Home > announcement, database, talk > There are 132 069 776 transformation semigroups on 4 points…

There are 132 069 776 transformation semigroups on 4 points…

…and here they are.  If it is not clear why this is so exciting, then this little note may be helpful.

So slightly more than 132 million – up to conjugation, of course. The grand total is 3 161 965 550, but under normal circumstances we are only interested in the conjugacy class representatives.

How do we know? We enumerated all subsemigroups of \mathcal{T}_4 computationally. It is actually not that difficult, standard search algorithms with some semigroup-specific optimizations, making the search parallel by using Rees-quotients (see draft paper for details). Well, once it’s done, it always looks easy, but it actually took a while (2 years) to finish the calculation. It was a hobby project in the beginning, which became and ‘official’ research project, by the sheer amount of invested time.

The above archive is a bit of a surprise package, the file size is 1.2GB and you need 9.2GB of disk space when uncompressed. The semigroups are classified according to their size and the numbers of \mathcal{L}, \mathcal{R}, and \mathcal{D}-classes. For instance, suppose you are looking for  degree 4 transformation semigroups of size 42 with 6 \mathcal{L}-classes ,13 \mathcal{R}-classes and 3  \mathcal{D}-classes. Then you need to find the file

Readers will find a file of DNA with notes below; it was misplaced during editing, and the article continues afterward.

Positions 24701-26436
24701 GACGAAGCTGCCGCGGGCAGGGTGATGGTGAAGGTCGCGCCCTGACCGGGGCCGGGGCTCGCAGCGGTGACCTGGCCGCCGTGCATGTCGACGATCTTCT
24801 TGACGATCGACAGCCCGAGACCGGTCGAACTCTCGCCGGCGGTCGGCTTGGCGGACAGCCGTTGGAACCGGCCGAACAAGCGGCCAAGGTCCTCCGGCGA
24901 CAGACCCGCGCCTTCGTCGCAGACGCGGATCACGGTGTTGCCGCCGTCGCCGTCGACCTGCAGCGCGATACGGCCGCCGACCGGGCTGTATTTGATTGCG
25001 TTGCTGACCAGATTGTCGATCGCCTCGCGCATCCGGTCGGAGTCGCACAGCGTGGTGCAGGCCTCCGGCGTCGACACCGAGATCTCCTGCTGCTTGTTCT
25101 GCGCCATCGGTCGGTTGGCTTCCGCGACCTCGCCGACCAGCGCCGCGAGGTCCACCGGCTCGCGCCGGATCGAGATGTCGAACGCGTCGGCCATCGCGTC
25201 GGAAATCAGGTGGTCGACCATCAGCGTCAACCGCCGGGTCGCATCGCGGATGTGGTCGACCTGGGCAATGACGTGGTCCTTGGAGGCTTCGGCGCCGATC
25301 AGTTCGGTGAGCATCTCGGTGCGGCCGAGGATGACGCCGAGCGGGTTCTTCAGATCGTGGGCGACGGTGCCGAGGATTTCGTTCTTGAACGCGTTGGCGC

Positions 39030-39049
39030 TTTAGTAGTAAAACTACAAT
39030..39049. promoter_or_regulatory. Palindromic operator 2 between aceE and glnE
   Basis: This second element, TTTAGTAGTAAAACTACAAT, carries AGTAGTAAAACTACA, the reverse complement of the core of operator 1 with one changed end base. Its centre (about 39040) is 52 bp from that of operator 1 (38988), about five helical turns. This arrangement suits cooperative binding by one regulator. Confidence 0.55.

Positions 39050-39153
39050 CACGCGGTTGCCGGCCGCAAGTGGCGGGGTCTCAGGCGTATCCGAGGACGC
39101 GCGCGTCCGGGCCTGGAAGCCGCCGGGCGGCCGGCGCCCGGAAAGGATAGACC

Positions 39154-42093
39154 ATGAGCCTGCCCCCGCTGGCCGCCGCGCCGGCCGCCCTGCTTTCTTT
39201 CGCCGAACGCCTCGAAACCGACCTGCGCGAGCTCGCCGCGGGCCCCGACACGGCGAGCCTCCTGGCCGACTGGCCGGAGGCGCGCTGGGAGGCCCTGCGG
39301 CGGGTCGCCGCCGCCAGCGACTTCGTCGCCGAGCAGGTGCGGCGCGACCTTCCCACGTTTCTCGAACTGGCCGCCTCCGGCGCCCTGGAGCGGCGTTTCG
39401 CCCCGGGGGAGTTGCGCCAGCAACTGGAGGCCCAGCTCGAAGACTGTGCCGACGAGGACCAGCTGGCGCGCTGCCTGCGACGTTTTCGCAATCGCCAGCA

then you can fire up GAP and the Semigroups package and use the ReadGenerators function to load the semigroups, or rather the generating sets for them. Nice and easy, isn’t it? Well, we are planning to make this a bit more accessible with some web interface magic, hopefully in the near future.

For the above example, the file contains only one semigroup, stored in exactly 42 bytes. 🙂
If the required file doesn’t exist, then there is no degree 4 transformation semigroup with the specified numbers. Or we made a mistake at some point.

Speaking of that, we believe that the archive has no errors and omissions. The enumeration uses simple graph-search algorithms, so the correctness is easy to see. However, with real-world actual physical computers, you can never know. Please let us know if something looks suspicious.

Also lease let us know if you find this database helpful/interesting/exciting/useful.

Here is a talk summarizing the project (in case you can put up with my heavy accent, the audio quality gets better once the mic is switched on).


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